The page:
• Meantime, teach him to be relaxed about being touched on the head and face because, let’s face it, it’s going to happen when humans want to show affection or when your pup needs to be examined. Just do the super quick and easy body handling exercises in Puppy Savvy. Here is a one-minute video that shows how.
  • No wrestling. Wrestling will sabotage a lot of important skills the puppy needs to get along well in the world, like accepting being touched, restrained, reached for, caught and calmly patted. Instead, get physcial by playing chase, tug, or and hide and seek games (the pup chases the person, never the other way around).

Notice which times of day your puppy is wired so that before the shark attack begins, you can initiate constructive activities or confine him with a chew toy. This simple but powerful change in your routine rewards the pup for behavior you like. Otherwise you risk not only his rehearsal of biting (ouch!), but also him being rewarded if you have been handing him a toy after he bites (gack!).

If you are consistent, you should be bite-free in about a week. Personally I think you should treat yourself to a reward for all that work…perhaps a new, short-sleeved top to show off those teethmark-free arms!

Puppy Savvy Video Lesson: The Animal Game

This game teaches impressive self-control for both dogs and kids, conditions the dog to calmly enjoy the erratic movements and surprise sounds that kids make, and it’s just plain fun!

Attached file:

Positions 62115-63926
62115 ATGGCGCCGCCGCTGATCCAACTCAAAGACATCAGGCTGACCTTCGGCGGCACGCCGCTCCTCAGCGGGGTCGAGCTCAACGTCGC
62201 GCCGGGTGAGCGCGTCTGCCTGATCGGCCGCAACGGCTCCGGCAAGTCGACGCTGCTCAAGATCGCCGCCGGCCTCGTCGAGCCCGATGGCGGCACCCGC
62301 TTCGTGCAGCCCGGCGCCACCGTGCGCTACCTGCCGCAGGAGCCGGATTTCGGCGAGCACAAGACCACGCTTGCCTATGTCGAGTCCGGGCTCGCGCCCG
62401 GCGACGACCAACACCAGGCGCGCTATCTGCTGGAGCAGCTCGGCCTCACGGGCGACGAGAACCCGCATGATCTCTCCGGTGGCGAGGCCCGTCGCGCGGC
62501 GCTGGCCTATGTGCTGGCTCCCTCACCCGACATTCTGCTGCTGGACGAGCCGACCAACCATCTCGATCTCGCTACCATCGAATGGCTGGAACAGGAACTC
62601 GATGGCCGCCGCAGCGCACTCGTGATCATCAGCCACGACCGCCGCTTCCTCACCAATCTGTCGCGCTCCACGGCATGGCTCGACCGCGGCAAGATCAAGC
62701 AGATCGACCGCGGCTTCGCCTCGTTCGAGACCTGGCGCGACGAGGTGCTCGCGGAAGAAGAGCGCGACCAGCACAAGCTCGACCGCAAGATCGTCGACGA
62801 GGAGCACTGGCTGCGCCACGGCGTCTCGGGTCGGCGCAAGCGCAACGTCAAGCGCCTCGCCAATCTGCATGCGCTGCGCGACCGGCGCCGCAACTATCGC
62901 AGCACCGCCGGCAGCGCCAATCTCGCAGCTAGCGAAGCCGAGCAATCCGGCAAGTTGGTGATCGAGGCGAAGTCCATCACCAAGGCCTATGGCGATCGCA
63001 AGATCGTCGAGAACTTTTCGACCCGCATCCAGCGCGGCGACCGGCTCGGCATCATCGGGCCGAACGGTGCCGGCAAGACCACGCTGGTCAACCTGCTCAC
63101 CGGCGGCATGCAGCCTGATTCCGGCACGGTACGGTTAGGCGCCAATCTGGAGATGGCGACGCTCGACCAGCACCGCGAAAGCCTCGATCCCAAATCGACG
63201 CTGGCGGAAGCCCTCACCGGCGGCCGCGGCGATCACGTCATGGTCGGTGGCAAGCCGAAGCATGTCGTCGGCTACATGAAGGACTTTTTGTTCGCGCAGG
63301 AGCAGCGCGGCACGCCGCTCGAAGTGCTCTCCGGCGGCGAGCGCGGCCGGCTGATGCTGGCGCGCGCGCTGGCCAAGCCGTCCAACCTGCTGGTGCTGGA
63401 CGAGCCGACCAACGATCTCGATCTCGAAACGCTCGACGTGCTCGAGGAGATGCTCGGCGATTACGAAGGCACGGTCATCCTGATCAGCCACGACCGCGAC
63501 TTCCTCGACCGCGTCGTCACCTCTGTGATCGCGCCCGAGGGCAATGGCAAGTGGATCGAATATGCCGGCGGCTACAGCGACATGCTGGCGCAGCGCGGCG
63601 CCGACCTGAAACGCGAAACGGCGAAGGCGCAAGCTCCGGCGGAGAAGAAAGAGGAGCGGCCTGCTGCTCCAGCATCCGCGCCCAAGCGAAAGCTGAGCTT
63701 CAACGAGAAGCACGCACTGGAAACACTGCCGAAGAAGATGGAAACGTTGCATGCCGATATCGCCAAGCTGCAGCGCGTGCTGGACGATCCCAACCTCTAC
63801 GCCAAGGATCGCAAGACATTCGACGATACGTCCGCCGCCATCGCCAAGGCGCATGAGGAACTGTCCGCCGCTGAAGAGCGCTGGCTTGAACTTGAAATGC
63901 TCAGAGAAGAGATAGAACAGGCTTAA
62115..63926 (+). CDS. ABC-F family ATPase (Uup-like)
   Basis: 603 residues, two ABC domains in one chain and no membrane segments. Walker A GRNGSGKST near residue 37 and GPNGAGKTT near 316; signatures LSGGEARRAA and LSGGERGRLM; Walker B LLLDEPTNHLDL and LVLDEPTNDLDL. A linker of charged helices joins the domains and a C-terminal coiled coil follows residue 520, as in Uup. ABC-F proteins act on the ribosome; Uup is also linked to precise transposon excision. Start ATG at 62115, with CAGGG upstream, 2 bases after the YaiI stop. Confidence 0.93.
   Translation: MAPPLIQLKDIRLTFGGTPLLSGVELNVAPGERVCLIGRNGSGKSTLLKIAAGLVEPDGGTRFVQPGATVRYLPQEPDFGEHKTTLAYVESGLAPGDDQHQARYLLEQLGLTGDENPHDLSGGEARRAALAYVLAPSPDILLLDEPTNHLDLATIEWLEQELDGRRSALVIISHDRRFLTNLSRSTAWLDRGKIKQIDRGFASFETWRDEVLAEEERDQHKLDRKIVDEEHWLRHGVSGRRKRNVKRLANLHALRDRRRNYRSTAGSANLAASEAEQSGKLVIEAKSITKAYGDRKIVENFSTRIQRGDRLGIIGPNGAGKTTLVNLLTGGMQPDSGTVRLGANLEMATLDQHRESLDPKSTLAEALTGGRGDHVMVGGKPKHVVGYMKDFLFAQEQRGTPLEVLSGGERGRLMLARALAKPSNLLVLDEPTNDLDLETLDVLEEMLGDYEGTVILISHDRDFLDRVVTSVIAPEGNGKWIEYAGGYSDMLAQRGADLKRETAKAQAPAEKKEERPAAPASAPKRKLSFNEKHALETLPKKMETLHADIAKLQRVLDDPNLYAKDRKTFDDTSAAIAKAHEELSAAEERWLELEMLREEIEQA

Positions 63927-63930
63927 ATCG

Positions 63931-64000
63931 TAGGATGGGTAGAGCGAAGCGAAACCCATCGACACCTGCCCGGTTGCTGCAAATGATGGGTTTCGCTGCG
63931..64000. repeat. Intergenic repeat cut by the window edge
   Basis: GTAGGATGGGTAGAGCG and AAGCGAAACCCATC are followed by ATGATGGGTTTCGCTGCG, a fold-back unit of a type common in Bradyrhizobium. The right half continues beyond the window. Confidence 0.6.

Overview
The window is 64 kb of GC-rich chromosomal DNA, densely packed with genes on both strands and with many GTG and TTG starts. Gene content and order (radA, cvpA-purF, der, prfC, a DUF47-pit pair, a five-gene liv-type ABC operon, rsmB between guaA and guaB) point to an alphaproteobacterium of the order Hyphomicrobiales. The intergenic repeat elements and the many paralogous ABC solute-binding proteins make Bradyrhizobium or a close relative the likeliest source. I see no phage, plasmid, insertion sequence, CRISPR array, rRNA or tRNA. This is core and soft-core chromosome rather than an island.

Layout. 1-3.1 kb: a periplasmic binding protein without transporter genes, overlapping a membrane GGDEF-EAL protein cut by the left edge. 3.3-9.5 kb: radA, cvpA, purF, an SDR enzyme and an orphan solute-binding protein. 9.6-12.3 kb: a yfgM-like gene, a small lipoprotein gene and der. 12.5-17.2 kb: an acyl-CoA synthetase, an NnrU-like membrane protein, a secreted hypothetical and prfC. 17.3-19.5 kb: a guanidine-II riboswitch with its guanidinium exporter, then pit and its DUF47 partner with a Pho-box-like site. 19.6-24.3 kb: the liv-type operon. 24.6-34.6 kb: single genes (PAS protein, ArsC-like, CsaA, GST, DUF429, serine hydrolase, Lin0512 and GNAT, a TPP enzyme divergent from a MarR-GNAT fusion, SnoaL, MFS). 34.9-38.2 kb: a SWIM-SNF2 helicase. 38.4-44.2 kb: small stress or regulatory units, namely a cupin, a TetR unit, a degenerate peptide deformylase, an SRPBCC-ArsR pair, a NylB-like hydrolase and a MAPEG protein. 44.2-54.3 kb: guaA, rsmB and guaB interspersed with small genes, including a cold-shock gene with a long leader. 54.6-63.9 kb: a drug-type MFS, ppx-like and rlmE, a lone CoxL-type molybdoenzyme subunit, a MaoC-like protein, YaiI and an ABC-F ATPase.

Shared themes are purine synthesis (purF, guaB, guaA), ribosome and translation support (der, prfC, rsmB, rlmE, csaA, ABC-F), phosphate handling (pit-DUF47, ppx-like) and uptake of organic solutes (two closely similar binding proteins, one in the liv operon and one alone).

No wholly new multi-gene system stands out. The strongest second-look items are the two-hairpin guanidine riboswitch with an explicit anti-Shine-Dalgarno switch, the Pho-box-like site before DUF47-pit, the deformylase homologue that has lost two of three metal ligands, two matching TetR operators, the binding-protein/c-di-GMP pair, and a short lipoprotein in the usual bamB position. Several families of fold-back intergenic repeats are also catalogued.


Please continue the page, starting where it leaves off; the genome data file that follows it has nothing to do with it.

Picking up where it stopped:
The goal of the Animal Game is to have the dog feel confident and nonchalant about sounds and behaviors generated by kids. The kids learn that in general they should behave quietly around the dog, unless it’s time for the Animal Game. The coach can even teach the kids to respond to the cue, “Animals, stop!” if the children are starting to get wild (during the game or otherwise).

To play this game, the child acts out an animal and the kid-canine coach rewards the dog for maintaining a sit. The coach should also reward ear flicks and head turns toward the child. Those mean the dog is noticing the child’s activity; when kid activity becomes a tip-off for treat delivery, you have created a positive emotional association between noticing the kids and feeling calm and happy. (You’ll notice the dog in the video automatically turns back to the adult when he notices the kids doing something, that is how automatic the association has become for him.) Start indoors and on-leash to stack things in everyone’s favor.

The kids should choose from low-key animals at first, like a beetle or a turtle. They can work up to more movement or sounds by choosing from animals like butterflies or monkeys. At first the coach should cue the animal helper to act sleepy or purr softly, but they can work up to cuing the child to roar and leap. Start with kids standing virtually still, then moving nearby, then moving around the dog. By increasing the challenge gradually, you help the dog stay calm and help the kids focus on their task and not be too obsessed with the dog.

Should the dog get up from the sit position without being released by you, it just means he needs more practice with a slightly easier challenge. So ask the “animals” to stop. Then ask the dog to sit again (no treat). Cue the kid(s) to act out an easier version (further away, less movement, and/or quieter voices) of what they had just been doing and reward the dog heartily for staying still and relaxed. Keep sessions under 5 minutes and take little breaks throughout.